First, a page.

Create a culture of integrity

The Last Word


Doug Hagerman
Senior vice president, general counsel and secretary, Rockwell Automation Inc.
1201 S. Second St., Milwaukee
Industry: Manufacturing technology
Employees: 22,500


Rockwell Automation has been named one of the “World’s Most Ethical Companies” six times by the Ethisphere Institute. Senior vice president, general counsel and secretary Doug Hagerman reflects on the value of authentic conversations about ethics in the workplace.

“When ethics and integrity become part of your culture, they are a differentiator and a competitive advantage. Authentic conversations about ethics leave no room for doubt that the company and its leaders are serious about doing what is right. To do this, make it personal, make it relevant, and make it a team sport. Your organization will be well on its way to creating a culture of integrity.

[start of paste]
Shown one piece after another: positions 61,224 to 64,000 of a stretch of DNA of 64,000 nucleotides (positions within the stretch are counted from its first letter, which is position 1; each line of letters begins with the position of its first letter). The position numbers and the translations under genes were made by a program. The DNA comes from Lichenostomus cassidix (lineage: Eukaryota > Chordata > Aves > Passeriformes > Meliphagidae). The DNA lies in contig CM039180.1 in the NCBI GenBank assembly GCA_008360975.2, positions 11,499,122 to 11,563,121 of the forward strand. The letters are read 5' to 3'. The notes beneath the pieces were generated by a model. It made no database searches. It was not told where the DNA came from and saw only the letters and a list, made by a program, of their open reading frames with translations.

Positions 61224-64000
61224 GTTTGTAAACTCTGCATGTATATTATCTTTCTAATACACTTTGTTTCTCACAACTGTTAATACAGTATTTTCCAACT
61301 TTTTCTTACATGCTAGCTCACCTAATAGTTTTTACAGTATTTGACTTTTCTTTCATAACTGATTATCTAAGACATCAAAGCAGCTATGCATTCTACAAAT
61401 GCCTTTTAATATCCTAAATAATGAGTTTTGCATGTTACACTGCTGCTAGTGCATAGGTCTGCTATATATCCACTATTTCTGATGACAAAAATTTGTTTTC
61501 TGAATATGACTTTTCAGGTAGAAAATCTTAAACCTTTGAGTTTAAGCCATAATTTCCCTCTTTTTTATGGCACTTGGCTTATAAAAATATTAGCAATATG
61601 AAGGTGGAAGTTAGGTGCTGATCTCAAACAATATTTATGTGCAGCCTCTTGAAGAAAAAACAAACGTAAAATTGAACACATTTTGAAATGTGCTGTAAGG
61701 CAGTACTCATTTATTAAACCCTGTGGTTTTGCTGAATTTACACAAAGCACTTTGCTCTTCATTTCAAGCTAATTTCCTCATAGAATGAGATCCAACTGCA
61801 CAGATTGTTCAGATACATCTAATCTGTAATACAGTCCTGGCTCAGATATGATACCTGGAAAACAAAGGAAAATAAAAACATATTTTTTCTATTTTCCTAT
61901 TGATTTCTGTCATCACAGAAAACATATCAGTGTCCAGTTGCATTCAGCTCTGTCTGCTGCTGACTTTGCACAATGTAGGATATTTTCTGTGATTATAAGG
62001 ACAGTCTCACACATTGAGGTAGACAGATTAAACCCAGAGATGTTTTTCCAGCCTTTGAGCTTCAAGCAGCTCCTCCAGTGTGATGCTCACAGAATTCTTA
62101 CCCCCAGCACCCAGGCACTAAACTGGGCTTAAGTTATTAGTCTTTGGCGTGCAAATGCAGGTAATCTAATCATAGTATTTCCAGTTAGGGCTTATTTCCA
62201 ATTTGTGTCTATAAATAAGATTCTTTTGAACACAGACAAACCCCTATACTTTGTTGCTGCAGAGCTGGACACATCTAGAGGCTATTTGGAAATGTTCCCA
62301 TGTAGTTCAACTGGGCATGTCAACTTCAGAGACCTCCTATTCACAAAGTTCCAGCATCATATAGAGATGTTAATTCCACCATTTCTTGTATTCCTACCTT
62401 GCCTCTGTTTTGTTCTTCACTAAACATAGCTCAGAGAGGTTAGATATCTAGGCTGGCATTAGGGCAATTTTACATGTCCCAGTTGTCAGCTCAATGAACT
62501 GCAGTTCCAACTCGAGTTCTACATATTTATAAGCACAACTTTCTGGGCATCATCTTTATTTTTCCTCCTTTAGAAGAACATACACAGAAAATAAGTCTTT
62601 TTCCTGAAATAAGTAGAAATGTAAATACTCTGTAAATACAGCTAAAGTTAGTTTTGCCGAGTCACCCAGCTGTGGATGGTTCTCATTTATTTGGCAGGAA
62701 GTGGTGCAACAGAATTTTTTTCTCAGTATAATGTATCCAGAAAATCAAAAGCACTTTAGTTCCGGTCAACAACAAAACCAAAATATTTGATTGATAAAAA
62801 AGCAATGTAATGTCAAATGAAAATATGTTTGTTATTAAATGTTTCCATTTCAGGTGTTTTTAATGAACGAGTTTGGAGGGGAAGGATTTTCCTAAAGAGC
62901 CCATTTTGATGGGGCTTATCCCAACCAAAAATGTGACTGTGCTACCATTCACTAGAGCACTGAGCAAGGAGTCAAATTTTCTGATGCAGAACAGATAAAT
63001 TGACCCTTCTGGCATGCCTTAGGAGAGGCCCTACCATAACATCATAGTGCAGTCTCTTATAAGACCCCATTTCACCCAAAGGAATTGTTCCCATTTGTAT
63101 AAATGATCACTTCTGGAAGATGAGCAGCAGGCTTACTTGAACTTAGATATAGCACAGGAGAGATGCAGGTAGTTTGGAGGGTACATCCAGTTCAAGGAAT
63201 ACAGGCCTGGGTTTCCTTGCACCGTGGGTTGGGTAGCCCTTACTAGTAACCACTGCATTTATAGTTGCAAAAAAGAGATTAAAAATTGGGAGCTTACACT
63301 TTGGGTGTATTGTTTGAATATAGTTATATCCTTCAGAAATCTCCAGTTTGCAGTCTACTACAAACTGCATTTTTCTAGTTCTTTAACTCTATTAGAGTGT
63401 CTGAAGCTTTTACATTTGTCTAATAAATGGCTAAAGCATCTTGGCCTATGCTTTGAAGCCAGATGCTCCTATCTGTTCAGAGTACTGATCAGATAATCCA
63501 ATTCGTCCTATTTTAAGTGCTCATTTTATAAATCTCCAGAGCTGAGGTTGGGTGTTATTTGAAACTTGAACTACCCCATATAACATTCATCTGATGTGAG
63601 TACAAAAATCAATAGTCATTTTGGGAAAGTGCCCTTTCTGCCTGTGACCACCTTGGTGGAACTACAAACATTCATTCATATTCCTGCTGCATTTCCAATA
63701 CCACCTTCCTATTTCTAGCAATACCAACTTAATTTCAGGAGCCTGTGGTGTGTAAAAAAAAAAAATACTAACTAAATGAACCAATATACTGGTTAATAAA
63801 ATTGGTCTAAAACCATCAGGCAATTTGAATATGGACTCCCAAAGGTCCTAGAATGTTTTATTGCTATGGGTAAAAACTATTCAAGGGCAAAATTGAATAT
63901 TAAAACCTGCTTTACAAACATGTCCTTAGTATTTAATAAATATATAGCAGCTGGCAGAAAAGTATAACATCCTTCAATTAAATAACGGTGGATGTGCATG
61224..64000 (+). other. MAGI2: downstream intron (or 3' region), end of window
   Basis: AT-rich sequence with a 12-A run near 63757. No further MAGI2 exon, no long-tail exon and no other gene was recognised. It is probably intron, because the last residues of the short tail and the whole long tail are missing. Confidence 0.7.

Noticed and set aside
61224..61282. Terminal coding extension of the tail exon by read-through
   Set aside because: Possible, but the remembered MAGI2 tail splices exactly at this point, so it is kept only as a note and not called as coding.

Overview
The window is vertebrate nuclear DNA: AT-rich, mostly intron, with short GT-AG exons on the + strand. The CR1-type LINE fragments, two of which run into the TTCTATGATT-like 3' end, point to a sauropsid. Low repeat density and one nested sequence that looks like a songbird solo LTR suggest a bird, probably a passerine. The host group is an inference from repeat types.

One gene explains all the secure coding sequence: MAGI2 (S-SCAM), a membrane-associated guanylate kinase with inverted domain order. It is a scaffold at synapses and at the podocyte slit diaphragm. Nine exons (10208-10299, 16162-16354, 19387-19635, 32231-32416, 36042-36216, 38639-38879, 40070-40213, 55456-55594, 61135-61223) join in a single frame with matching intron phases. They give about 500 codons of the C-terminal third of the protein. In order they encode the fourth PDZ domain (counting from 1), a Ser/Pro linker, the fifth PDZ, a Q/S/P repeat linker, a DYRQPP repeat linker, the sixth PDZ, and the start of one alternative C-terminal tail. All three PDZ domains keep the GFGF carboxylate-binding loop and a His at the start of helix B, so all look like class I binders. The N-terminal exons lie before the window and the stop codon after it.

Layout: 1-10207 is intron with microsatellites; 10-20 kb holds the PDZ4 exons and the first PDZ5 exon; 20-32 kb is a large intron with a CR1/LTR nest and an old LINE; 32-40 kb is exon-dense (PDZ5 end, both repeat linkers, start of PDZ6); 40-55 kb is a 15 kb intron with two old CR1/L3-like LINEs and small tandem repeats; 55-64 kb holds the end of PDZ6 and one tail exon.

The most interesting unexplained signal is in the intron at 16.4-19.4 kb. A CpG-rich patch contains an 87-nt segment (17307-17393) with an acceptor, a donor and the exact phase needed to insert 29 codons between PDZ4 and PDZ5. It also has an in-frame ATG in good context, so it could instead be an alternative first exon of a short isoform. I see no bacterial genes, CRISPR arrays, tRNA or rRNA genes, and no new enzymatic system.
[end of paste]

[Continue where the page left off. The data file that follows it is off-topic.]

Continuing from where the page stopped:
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“By making it personal, you make the whole conversation more interesting and people engage. I believe that all leadership is personal and leaders deliver powerful stories. So we encourage our managers to talk about ethics on their own terms, in their own words, with no corporate scripts.

“The best conversations focus on difficult situations managers have faced in their business careers. They describe a dilemma, how they dealt with it including their choices, and the outcome.

“Start with relevant stories about actual business situations that your company or competitors have faced. Make those conversations specific to a particular function, whether finance, production or sales.

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“Involve everyone. Obviously tone at the top is critical, but it can be undermined without tone in the middle. When ethics is a team sport you’re more likely to send a clear message that ethics and integrity are part of your core. If every major interaction that employees have with leaders includes a reference to ethics, eventually that becomes expected. Ethics becomes who and what we are.”

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